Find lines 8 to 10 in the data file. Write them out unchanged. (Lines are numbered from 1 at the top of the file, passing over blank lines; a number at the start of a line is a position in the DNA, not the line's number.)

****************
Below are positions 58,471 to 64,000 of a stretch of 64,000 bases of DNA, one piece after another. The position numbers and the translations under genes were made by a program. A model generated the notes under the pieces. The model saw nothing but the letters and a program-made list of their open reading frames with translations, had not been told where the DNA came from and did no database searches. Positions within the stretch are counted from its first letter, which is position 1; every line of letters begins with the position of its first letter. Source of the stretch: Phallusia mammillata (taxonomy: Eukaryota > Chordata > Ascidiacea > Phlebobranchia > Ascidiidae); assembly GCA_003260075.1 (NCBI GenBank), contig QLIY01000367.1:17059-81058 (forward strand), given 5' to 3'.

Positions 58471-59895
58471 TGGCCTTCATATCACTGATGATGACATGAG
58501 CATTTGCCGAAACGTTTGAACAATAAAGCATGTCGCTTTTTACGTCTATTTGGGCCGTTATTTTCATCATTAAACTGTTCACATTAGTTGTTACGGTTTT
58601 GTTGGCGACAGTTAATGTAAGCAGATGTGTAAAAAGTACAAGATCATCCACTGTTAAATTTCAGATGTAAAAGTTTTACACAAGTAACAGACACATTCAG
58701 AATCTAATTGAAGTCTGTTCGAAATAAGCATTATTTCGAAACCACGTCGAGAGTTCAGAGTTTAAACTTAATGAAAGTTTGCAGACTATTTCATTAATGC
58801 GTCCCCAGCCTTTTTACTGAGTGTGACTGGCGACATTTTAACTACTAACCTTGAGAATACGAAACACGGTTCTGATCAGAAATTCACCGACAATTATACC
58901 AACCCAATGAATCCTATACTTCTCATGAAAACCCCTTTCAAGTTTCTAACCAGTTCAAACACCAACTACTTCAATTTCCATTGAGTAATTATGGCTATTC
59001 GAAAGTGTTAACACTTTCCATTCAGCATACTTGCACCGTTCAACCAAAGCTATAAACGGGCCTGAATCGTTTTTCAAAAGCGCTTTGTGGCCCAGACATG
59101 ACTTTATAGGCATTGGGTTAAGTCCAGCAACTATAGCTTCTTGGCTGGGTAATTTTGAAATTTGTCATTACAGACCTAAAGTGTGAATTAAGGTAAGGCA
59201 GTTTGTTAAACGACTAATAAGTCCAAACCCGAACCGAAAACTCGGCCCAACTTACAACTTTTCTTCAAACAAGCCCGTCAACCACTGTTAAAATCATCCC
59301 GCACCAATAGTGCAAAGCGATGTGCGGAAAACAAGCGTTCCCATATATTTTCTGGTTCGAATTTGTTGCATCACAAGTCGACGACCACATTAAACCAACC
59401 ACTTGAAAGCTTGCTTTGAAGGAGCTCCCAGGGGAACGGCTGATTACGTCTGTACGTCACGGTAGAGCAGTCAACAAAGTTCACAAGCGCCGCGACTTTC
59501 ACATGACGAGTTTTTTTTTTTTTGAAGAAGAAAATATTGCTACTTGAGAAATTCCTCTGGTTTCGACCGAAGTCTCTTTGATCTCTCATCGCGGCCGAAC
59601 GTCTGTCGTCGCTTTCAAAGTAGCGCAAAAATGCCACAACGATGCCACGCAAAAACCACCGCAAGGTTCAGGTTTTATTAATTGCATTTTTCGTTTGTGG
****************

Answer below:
58901 AACCCAATGAATCCTATACTTCTCATGAAAACCCCTTTCAAGTTTCTAACCAGTTCAAACACCAACTACTTCAATTTCCATTGAGTAATTATGGCTATTC
59001 GAAAGTGTTAACACTTTCCATTCAGCATACTTGCACCGTTCAACCAAAGCTATAAACGGGCCTGAATCGTTTTTCAAAAGCGCTTTGTGGCCCAGACATG
59101 ACTTTATAGGCATTGGGTTAAGTCCAGCAACTATAGCTTCTTGGCTGGGTAATTTTGAAATTTGTCATTACAGACCTAAAGTGTGAATTAAGGTAAGGCA